Personal Opinion

The Day I Learned I Was Racist

Nobody is born racist. It is a learned behavior through family, friends, and media.

Today I am constantly frustrated that people don’t understand what “White Privilege” really is. I am a white male living in the United States who is a beneficiary of white privilege.

So let me start there. Having White Privilege itself doesn’t make you racist. It simply means that you most likely have been able to obtain more, do more, and be hassled less because of the color of your skin. People aren’t mad at you personally. So, if you are white, own the fact that you may have gotten something a little extra out of life that someone else hadn’t. This is the starting point, acknowledge that other people are less privileged. And now let’s figure out what we need to do to fix it.

Now back to my story. I’ve said and done some very stupid things because I didn’t know better. Now I do, and I regret them dearly. I had “friends” that would tell very racist jokes and I’d laugh. I said untrue things like “some of my best friends are black”. Sure, I had black acquaintances, but to say some of my best friends were was just to make me feel better when talking to other people.

The day I learned I was racist is still so ingrained in my brain. I can’t apologize to this woman enough. I worked with a white female friend at a grocery store. She was in an interracial relationship. I had the gall to tell her that “I don’t believe in interracial relationships”. WTF?!?!?!

Why did I say this to her? Goes back to my childhood where my mom would tell me how disappointed she’d be if I brought home a black woman. We are taught biases and beliefs that may not be true. Granted in the 90’s it could have just been my mom trying to protect me from society, but that doesn’t make it right.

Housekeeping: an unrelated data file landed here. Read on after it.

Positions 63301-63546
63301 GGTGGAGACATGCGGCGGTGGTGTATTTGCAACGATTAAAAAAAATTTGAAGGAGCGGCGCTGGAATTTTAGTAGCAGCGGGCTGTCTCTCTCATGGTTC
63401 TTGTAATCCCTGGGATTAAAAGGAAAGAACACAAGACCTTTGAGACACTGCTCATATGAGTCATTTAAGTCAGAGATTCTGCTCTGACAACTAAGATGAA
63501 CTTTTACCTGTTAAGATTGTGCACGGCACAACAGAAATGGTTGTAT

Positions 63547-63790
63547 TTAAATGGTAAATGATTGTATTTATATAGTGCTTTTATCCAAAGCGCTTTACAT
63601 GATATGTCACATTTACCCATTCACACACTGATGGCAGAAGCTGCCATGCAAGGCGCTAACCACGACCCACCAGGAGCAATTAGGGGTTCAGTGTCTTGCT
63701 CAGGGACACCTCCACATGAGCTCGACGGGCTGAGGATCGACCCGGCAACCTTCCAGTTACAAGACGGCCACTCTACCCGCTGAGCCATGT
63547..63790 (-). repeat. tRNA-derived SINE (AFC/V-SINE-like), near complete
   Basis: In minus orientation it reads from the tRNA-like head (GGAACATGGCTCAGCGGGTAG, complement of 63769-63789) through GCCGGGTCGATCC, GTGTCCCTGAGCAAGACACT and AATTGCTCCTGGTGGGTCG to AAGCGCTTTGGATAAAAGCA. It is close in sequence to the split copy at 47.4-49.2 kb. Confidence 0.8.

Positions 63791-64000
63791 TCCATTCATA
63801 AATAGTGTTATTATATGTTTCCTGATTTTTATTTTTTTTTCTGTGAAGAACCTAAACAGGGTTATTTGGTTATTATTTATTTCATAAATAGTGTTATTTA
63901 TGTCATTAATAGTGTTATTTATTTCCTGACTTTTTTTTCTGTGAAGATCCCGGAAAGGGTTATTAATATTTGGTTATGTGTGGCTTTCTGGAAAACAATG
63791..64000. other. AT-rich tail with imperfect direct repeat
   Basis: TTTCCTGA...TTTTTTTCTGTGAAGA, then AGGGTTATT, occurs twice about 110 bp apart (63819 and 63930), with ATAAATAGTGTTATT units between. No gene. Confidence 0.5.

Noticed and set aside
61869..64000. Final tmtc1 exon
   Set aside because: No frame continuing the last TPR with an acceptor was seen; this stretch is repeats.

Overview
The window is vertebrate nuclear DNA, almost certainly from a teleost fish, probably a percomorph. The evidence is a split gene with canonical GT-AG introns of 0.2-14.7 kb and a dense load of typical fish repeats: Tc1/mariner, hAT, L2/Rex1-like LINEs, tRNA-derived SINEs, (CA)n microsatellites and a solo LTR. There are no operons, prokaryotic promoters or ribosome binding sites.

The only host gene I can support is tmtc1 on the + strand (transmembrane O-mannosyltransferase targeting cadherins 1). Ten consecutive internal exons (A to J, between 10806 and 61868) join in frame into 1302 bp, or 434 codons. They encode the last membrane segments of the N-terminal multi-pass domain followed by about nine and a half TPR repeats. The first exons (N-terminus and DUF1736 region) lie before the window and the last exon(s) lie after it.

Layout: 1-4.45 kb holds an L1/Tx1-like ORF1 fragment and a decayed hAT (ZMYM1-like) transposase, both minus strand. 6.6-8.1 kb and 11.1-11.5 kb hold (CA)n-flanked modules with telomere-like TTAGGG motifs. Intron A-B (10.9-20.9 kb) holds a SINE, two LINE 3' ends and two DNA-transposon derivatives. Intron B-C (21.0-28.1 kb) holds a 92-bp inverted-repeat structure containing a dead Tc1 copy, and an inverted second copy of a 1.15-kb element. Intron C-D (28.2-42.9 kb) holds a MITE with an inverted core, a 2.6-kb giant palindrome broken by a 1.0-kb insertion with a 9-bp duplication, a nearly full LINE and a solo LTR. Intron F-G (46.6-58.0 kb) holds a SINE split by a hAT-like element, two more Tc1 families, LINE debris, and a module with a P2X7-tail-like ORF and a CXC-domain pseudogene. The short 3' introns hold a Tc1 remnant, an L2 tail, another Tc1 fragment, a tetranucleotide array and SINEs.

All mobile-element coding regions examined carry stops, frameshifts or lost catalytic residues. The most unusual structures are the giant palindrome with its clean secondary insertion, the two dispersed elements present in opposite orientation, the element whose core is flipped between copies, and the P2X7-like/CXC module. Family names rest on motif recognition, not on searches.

Fast forward to my college years where I said those words to my friend and the devastation I saw in her face. How dare I?!?!?! I definitely learned something during that time. I was lucky to also meet my now wife who has the utmost respect for all people and has taught me so much about white privilege, it’s meaning, and is helping us raise two sons that know what racism is and what they should be doing to stop it. To hear my 3 and 5 years olds talking about George Floyd, Breonna Taylor, Ahmaud Aubrey, and others makes me both happy and sad. The fact that they know what is going on and how wrong it is makes me happy. The fact that they know them for what happened to them makes me sad.

While I am not close with the friend I said those words to, I am happy to be friends on Facebook and see that she went on to marry that man, raise a great family and see that she is now a grandmother to a little baby with the same name as my son.

To my “friends/family” that are sharing posts like “All Lives Matter”, “Police Lives Matter”, etc… you are showing your ignorance about what is happening in this world. You are on the wrong side of history.

To my “friends/family” that believe monuments to confederate soldiers is history, why in the hell would you want to idolize the losers of the war. Those are statues of people that were fighting against the United States. You too are on the wrong side of history.

People can change. You can unlearn your biases. But you have to start with admitting that you have White Privilege. You have to start by realizing where our biases are. I am still not perfect, but I’d like to think I am WAY better off today then I was 30 years ago.